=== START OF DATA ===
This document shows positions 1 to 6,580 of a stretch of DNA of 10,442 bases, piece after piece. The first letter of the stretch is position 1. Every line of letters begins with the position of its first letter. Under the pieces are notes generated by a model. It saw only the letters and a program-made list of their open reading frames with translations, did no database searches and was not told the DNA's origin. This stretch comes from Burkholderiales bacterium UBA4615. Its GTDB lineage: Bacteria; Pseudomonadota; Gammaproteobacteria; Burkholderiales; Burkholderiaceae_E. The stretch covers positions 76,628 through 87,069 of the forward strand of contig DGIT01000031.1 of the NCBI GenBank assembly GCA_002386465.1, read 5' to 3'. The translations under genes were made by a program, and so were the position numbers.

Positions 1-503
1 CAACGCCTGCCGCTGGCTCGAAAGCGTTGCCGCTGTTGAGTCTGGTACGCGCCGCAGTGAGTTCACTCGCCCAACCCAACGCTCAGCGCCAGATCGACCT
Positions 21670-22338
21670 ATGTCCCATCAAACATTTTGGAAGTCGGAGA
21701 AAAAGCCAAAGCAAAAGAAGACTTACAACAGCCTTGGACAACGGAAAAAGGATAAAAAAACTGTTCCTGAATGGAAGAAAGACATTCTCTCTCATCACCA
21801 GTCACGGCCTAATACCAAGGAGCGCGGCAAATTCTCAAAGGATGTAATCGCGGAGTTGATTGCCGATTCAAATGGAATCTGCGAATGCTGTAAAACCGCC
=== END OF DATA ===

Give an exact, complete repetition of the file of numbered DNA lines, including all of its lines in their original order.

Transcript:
This document shows positions 1 to 6,580 of a stretch of DNA of 10,442 bases, piece after piece. The first letter of the stretch is position 1. Every line of letters begins with the position of its first letter. Under the pieces are notes generated by a model. It saw only the letters and a program-made list of their open reading frames with translations, did no database searches and was not told the DNA's origin. This stretch comes from Burkholderiales bacterium UBA4615. Its GTDB lineage: Bacteria; Pseudomonadota; Gammaproteobacteria; Burkholderiales; Burkholderiaceae_E. The stretch covers positions 76,628 through 87,069 of the forward strand of contig DGIT01000031.1 of the NCBI GenBank assembly GCA_002386465.1, read 5' to 3'. The translations under genes were made by a program, and so were the position numbers.

Positions 1-503
1 CAACGCCTGCCGCTGGCTCGAAAGCGTTGCCGCTGTTGAGTCTGGTACGCGCCGCAGTGAGTTCACTCGCCCAACCCAACGCTCAGCGCCAGATCGACCT
Positions 21670-22338
21670 ATGTCCCATCAAACATTTTGGAAGTCGGAGA
21701 AAAAGCCAAAGCAAAAGAAGACTTACAACAGCCTTGGACAACGGAAAAAGGATAAAAAAACTGTTCCTGAATGGAAGAAAGACATTCTCTCTCATCACCA
21801 GTCACGGCCTAATACCAAGGAGCGCGGCAAATTCTCAAAGGATGTAATCGCGGAGTTGATTGCCGATTCAAATGGAATCTGCGAATGCTGTAAAACCGCC